San Diego Gang Member's Case Focus of US Supreme Court Ruling on Cell Phone Searches
The Supreme Court of the United States (SCOTUS) ruled unanimously on June 25, 2014 that police acted improperly when they seized David Riley's smartphone and discovered evidence linking him to a gang and a shooting. David Riley, a 19 year-old member of San Diego's Linkoln Park gang, was arrested in August 2009 on suspicion of shooting a rival gang member. SCOTUS ruled that a search warrant was needed prior to police examing Riley's cell phone and obtaining any evidence connecting him to the gang and the shooting.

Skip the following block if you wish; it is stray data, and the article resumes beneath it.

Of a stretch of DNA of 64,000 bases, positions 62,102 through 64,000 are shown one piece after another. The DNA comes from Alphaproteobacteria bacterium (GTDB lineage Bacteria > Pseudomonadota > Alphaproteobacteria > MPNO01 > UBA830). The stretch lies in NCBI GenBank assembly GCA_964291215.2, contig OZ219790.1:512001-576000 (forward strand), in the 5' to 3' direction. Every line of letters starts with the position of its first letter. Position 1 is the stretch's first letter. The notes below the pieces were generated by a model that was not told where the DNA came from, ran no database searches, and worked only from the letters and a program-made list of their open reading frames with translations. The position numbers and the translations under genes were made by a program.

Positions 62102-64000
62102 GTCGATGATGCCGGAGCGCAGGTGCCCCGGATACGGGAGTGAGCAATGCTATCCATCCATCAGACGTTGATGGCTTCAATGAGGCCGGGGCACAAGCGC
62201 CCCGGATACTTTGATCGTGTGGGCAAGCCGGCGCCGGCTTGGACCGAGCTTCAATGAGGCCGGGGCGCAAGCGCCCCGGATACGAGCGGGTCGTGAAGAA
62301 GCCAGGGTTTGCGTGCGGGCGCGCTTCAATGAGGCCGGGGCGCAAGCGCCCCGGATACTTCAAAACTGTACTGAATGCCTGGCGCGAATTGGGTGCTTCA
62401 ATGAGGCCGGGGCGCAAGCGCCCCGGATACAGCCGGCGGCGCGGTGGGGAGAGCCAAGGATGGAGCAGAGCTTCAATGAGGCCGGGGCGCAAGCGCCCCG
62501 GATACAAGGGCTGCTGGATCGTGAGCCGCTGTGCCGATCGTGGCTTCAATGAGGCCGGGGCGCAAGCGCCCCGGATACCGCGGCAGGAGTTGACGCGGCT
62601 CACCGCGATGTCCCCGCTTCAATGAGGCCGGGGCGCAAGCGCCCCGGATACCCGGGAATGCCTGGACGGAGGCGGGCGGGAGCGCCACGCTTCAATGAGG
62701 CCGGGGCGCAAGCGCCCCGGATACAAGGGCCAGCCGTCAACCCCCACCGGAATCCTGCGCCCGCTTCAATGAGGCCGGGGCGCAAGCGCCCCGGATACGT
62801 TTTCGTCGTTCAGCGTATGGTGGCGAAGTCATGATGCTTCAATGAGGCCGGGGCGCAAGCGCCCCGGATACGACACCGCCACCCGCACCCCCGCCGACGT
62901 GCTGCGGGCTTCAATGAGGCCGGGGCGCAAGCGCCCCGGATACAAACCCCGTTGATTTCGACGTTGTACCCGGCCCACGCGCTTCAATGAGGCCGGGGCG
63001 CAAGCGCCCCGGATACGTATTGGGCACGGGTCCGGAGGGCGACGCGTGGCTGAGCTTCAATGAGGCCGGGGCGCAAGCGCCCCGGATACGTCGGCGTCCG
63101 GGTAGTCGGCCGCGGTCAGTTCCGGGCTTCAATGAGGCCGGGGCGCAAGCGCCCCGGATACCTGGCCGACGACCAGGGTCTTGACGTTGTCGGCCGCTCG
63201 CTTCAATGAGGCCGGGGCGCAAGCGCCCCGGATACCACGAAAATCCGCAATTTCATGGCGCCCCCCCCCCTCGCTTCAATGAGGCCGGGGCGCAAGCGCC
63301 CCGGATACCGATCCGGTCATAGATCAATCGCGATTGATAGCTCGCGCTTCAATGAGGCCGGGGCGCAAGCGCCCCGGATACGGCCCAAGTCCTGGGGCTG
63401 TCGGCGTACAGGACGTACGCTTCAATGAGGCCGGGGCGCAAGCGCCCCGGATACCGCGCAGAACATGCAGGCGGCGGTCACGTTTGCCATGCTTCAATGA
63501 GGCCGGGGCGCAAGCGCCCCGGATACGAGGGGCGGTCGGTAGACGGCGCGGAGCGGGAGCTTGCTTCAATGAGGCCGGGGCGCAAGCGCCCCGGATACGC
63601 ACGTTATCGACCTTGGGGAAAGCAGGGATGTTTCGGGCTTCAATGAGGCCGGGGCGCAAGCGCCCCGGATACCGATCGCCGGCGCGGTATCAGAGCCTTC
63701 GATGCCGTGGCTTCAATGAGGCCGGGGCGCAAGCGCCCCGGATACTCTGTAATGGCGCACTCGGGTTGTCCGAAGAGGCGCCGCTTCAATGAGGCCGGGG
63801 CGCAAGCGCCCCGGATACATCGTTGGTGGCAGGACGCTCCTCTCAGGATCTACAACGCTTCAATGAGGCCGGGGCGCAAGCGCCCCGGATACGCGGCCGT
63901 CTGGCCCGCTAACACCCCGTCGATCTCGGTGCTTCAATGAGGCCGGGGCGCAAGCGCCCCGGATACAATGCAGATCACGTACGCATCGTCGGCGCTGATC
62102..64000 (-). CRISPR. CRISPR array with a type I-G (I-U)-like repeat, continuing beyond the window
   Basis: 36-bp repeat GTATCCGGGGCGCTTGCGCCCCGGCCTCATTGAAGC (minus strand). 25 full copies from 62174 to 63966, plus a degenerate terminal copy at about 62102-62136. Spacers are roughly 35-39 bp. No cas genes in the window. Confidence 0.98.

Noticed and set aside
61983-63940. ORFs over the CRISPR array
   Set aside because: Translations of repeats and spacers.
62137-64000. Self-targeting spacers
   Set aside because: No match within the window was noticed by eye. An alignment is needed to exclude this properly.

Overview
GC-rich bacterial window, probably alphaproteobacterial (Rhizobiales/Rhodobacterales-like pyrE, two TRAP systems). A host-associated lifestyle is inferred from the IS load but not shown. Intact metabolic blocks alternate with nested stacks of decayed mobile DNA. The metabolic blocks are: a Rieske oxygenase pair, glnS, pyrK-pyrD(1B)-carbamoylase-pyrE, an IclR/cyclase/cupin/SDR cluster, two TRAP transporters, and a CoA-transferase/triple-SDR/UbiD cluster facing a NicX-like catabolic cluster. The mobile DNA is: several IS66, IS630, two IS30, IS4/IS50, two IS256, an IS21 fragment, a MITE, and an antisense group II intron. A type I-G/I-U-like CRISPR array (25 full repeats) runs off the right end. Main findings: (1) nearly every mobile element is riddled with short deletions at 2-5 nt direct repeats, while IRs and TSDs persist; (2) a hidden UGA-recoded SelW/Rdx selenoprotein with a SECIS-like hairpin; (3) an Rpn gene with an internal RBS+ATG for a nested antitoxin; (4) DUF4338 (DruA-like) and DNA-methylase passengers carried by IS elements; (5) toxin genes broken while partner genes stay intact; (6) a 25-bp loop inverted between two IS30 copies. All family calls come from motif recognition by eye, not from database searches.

The decision does not free Riley from prison, but it does allow his attorneys to seek a new trial based on the fact that some of the evidence in his case was illegally obtained. A search warrant should have been obtained prior to police going through his cell phone.
Although the decision may not have an impact on cases that are already finalized (whether or not this will apply retroactively remains to be seen), it will clearly apply to those defendants whose cases are still pending in court. From now on, police will have to obtain search warrants prior to searching through telephones in order to gather evidence.
This ruling is a major victory for privacy rights! Any case involving cell phones and police searches must now be scrutinized to ensure police complied with the law prior to discovering evidence of a crime.